I came very close to calling this post “The Motorola Q Turd”, but I thought that was a little brash. After all, I have had it for about 8 months and at times it was a good phone and I even talked about it being close to Nirvana at one point.
My troubles began last fall after Moto provided a firmware update that allowed push mail from Exchange. Some good things in that firmware update where that the phone was more responsive and push mail is HUGE. But, my phone started turning itself off, and I wasn’t able to reliably make/receive phone calls or sync data.
So, I submitted bugs to the Windows Mobile team. They came back and said that both were known issues and were due to Moto/Verizon’s implementation of Windows Mobile on the hardware.
- The issue of it powering off is most likely due to Moto deciding that even in Device Lock mode, holding the power button shuts off the device. There are two types of locks on the Q: keylock and device lock. The security policies pushed down from our Exchange servers force device lock, which mean that you have to enter a password to use the phone. The theory is that the power button (aka the end call button) gets bumped in the holster, backpack, or purse (not mine of course) and powers off the phone. Keylock works correctly in that it won’t let you power off the phone. The Cingular blackjack is much better in this regard because it has a discrete power button on the top of the unit where it is less likely to get bumped.
- The issue of it not being able to receive or make calls or data is blamed on the radio stack. Radio stacks are created by the provider and optimized for their network. In the case of the Q, the radio stack goes buh-bye and screws up a bunch of stuff including voice calls, data, and even its ability to detect the battery being charged. Often times when it was in this state, I would plug it in to the charger (not USB) and noticed that it wouldn’t change the charging display icon, and if I left it plugged in overnight the battery would not be charged in the morning. Pulling the battery was the only fix.
In late November, the phone refused to boot up. Verizon quickly replaced it with another Q, which I thought would be a good because it would eliminate any hardware problems that might have caused the phone to have these issues.
The problems persisted, and while I was skiing with my son in December, an avalanche closed the highway near the resort we were at. My panicked wife tried all morning to call me because we had only passed through that area 30 minutes before the avalanche occurred. At lunch I finally tried to call her and the radio stack was frozen. I pulled the battery, and when the phone came back up I had service and 3 frantic voicemails with my wife in tears, not good. I caught a lot of crap that day all because of the stupid phone.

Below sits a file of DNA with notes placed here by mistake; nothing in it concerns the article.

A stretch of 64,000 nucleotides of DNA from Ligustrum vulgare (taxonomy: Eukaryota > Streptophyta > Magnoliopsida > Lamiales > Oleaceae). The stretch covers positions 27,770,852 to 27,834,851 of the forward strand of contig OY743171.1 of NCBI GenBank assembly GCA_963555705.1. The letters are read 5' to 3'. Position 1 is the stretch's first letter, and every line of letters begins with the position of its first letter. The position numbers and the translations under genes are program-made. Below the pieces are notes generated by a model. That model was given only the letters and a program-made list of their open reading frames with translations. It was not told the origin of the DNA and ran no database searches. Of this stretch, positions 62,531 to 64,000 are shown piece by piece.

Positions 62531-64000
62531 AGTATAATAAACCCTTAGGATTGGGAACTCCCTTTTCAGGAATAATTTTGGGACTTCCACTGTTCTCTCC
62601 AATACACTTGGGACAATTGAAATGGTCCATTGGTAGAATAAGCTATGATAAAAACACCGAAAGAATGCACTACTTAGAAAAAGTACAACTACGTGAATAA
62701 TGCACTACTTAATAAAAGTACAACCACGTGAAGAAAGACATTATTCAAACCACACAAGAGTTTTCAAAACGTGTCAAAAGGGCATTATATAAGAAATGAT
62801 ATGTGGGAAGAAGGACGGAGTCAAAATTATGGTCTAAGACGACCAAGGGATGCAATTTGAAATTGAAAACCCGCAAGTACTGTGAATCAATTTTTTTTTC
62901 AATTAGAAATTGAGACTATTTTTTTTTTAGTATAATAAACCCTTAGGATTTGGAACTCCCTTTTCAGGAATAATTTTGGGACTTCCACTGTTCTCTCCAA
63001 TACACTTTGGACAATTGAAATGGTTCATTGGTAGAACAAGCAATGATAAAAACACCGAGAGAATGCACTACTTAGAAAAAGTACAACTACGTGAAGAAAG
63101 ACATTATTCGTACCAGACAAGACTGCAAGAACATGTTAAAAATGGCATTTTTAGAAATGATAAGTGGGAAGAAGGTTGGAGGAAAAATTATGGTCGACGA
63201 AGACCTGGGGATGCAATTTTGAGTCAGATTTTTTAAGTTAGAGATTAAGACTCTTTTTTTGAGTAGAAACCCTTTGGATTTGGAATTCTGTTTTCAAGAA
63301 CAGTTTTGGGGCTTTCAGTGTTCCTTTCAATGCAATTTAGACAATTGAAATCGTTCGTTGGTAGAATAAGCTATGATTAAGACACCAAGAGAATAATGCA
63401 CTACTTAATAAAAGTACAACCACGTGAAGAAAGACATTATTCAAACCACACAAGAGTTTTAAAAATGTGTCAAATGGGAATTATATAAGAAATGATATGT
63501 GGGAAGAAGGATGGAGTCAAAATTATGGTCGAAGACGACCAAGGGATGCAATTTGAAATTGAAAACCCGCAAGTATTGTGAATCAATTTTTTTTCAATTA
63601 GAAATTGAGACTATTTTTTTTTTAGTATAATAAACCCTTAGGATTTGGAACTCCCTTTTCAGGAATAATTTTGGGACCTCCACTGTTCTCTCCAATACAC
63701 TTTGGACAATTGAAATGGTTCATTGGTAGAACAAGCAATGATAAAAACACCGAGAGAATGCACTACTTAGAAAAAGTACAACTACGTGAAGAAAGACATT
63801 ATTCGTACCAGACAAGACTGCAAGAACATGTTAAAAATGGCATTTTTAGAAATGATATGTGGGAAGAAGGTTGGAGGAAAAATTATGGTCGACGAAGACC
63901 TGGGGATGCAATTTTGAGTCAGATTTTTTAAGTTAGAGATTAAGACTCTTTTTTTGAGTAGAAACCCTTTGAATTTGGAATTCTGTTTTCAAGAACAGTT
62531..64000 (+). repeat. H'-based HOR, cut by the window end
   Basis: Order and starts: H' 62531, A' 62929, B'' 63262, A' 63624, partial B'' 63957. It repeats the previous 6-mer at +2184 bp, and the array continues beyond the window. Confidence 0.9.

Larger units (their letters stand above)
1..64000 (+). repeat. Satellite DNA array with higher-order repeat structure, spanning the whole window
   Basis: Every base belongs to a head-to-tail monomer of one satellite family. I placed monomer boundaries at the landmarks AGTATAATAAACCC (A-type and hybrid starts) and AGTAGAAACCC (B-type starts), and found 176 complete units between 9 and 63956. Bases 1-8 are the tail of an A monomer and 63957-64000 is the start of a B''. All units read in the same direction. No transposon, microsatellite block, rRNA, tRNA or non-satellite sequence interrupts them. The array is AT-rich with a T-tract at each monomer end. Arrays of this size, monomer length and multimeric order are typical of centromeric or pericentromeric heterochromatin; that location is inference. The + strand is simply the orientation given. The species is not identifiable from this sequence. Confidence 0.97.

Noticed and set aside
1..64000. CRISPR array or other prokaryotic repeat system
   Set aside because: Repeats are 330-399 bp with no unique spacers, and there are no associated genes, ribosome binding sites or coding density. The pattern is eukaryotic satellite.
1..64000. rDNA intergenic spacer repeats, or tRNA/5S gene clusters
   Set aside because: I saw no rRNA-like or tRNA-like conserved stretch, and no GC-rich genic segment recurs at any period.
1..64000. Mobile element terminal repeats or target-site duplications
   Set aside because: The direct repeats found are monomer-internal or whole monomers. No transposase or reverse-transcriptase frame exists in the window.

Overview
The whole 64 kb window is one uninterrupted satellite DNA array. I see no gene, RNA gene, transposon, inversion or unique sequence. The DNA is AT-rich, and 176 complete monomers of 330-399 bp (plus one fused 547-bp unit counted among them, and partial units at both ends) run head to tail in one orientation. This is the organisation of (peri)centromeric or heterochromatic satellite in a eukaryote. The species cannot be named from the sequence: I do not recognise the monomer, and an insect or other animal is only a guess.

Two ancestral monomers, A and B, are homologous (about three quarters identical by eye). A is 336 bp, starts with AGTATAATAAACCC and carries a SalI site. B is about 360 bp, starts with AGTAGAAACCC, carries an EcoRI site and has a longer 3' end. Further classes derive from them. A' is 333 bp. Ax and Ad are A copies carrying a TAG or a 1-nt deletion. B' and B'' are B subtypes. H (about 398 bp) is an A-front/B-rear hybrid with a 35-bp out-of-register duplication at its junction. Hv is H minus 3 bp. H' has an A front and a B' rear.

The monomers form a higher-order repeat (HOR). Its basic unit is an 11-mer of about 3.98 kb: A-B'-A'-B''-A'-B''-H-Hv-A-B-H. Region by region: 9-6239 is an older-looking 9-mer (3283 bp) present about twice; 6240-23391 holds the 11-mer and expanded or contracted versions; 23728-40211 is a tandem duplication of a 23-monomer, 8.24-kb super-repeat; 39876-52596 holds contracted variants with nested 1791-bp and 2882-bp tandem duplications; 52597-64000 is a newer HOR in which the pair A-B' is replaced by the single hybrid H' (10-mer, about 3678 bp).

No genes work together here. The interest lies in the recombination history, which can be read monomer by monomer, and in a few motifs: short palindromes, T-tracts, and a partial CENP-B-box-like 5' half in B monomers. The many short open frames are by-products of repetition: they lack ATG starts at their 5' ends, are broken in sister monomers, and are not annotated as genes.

I contacted Verizon in January to determine what my options were because this phone was not meeting my needs. I was told that I was locked into a 2 year contract and that I would have to pay retail to upgrade to another phone (no business discount). I escalated with customer service, they wouldn’t budge. I contacted the Microsoft account manager and he engaged a local engineer. We determined that I didn’t have the latest firmware on the phone from Moto, so we upgraded. Again, I thought my issues were over. Not even close, all the same problems except now my Bluetooth would not reliably see my headset and wouldn’t always detect that it had a gateway (allowing me to use Voice Command via a button on the headset). I gave 2 months of due diligence to troubleshooting, and I am no better off. In fact yesterday, my wife needed me to come help make a huge financial decision and couldn’t get a hold of me because the turd was off again!
Verizon has offered to allow me to buy another phone now at our discounted price, but in no way is offering any money back because their implementation stinks. At this point, I am going to pay the $175 to terminate my relationship with them and am switching to the Treo 750 from Cingular.
I hate being in a position where I have to discourage people from buying something that runs Microsoft software. But IMHO, there are some big flaws in the Mobile Device ecosystem because Microsoft makes the OS, a hardware vendor makes the phone and drivers, the provider makes the radio stack, and all of them can change little parts of the OS. Is there too much freedom or too many chefs in the kitchen? I think so. I have heard that Treo is doing a much better job in owning the entire platform, so I will give them a try.
I wish Verizon would have worked with me a bit more, especially after determining these were issues that they own. Wouldn’t it be great if they had customer service like Bose?